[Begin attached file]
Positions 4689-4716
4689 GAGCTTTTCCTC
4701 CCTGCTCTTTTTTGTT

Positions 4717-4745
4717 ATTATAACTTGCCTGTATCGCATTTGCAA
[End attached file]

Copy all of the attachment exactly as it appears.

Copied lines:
Positions 4689-4716
4689 GAGCTTTTCCTC
4701 CCTGCTCTTTTTTGTT

Positions 4717-4745
4717 ATTATAACTTGCCTGTATCGCATTTGCAA